In 1979, the Biracial Committee applied to the federal court to revise the 1976 order. At that time, the DCSS’s African American population constituted 26% of the total number of students. Arguing that the M-to-M program was causing white flight, the committee requested a modification which would close a school to M-to-M transfers once the minority population in that school reached 26%. A hearing was held in April, and evidence regarding population migration was introduced.

However, in his order dated May 8, 1979, Judge Edenfield denied the request. Finding that there were no facts to support the claim that the M-to-M program had a caused white flight, he held that the November 3, 1976 order was still in force.

In addition, a minor modification sought by the plaintiffs was approved. The DCSS would be required to publish a brochure that would “enthusiastically encourage participation” in the M-to-M program.

In the final section of the order, the judge commended the efforts of the Biracial Committee in working towards an integrated school system, but recognizing that much remained to be done, encouraged an “all-out campaign to enroll black children as M-to M students in schools which have thus far achieved little integration.”[41]


Part V: DeKalb seeks an end to federal supervision


The courts have consistently recognized that a previously segregated dual school system does not automatically become desegregated just because a constitutionally acceptable plan is adopted and implemented

– 11th Circuit Court of Appeals [42]


The African American population in DeKalb County continued to grow throughout the 1980s and 1990s, and participation in the M-to-M program increased. The number of M-to-M students in the 1977-1978 school year was 534, but this number jumped to 1229 the following year. By 1981-1982, the number had topped 2000, and it passed the 4000 mark in 1986.[43]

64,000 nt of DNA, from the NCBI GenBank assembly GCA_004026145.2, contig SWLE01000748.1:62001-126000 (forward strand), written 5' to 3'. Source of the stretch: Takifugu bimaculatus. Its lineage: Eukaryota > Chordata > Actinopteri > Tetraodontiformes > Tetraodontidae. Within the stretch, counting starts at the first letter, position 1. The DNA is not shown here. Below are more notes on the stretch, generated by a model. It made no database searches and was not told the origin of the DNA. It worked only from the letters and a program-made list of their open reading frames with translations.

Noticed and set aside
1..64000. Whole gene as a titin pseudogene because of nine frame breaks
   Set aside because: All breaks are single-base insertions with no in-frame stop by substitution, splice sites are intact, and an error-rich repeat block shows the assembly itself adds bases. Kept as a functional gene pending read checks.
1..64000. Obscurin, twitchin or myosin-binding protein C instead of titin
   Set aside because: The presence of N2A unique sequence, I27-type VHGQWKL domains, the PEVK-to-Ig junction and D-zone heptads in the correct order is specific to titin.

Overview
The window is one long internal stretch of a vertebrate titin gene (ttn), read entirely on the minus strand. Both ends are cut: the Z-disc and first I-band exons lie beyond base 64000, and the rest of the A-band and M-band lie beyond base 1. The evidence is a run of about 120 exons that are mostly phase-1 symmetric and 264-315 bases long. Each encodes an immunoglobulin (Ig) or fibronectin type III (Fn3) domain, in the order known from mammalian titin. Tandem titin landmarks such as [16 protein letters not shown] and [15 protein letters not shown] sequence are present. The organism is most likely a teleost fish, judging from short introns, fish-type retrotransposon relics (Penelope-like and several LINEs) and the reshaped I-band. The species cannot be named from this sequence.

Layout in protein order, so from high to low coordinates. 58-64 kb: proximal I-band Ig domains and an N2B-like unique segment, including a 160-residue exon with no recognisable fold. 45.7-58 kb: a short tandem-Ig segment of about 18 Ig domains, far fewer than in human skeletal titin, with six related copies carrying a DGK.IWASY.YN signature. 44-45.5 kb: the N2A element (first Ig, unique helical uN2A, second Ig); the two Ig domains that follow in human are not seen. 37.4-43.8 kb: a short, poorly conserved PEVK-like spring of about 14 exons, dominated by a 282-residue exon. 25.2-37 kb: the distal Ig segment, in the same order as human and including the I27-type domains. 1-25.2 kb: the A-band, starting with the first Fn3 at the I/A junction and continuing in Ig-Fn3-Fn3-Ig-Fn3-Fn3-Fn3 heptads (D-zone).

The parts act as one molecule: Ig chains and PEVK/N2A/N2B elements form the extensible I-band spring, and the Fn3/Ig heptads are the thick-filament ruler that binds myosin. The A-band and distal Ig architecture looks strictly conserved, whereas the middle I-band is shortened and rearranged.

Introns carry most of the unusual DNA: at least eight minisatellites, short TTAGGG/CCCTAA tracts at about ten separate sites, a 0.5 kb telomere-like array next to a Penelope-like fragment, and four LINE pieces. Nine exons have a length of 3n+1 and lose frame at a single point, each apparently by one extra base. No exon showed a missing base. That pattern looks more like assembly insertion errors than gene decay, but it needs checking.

Meanwhile, the white population in certain parts of the county continued to grow as well. Redan High School was operating in excess of its capacity by the 1978-1979 school year. By 1984-1985, the overflow, housed in trailers on the school grounds, numbered 808 students. The DeKalb County School System (DCSS) planned to build a new school in Redan’s district (known as Redan II) to house the 8th and 9th grade classes and alleviate some of the pressure.

In 1983, the plaintiffs in the class action suit filed a motion seeking to enjoin the DCSS from building a new facility. They alleged that the system was seeking to avoid assigning white students in Redan’s district to neighboring predominantly-black schools.[44]

This argument had a familiar ring. It had been alleged in the Swann case[45] that the Charlotte, North Carolina school district had furthered segregation by constructing new schools in all-black neighborhoods and then limiting enrollment to accommodate only the immediate area. In that 1971 case, the U.S. Supreme Court had ordered a massive busing program to effect integration across the district.

In Atlanta’s U.S. District Court, the ongoing case had been taken over in January of 1981 by Judge William C. O’Kelley. In his February 22, 1984 opinion, Judge O’Kelley found that the DCSS had been converted from a dual to a unitary system in 1969. Thus, the presumption that the existence of a single-race school was evidence of intent to discriminate no longer applied. Having failed to prove discriminatory intent, the plaintiffs could not prevail. [46]

The Eleventh Circuit Court of Appeals saw things differently. In a strongly worded opinion dated March 22, 1985, the court held that only after a hearing could a finding be issued that a school system had become unitary. All interested parties must have notice and an opportunity to be heard before the withdrawal of court supervision. As to the Redan II plan, the court found that the DCSS had an affirmative duty to consider the impact upon the desegregation of the system in any building plans it made. If that impact was a tendency toward resegregation, the DCSS might be faced with an injunction to refrain from using the new facility (which was, by this time, under construction.)[47]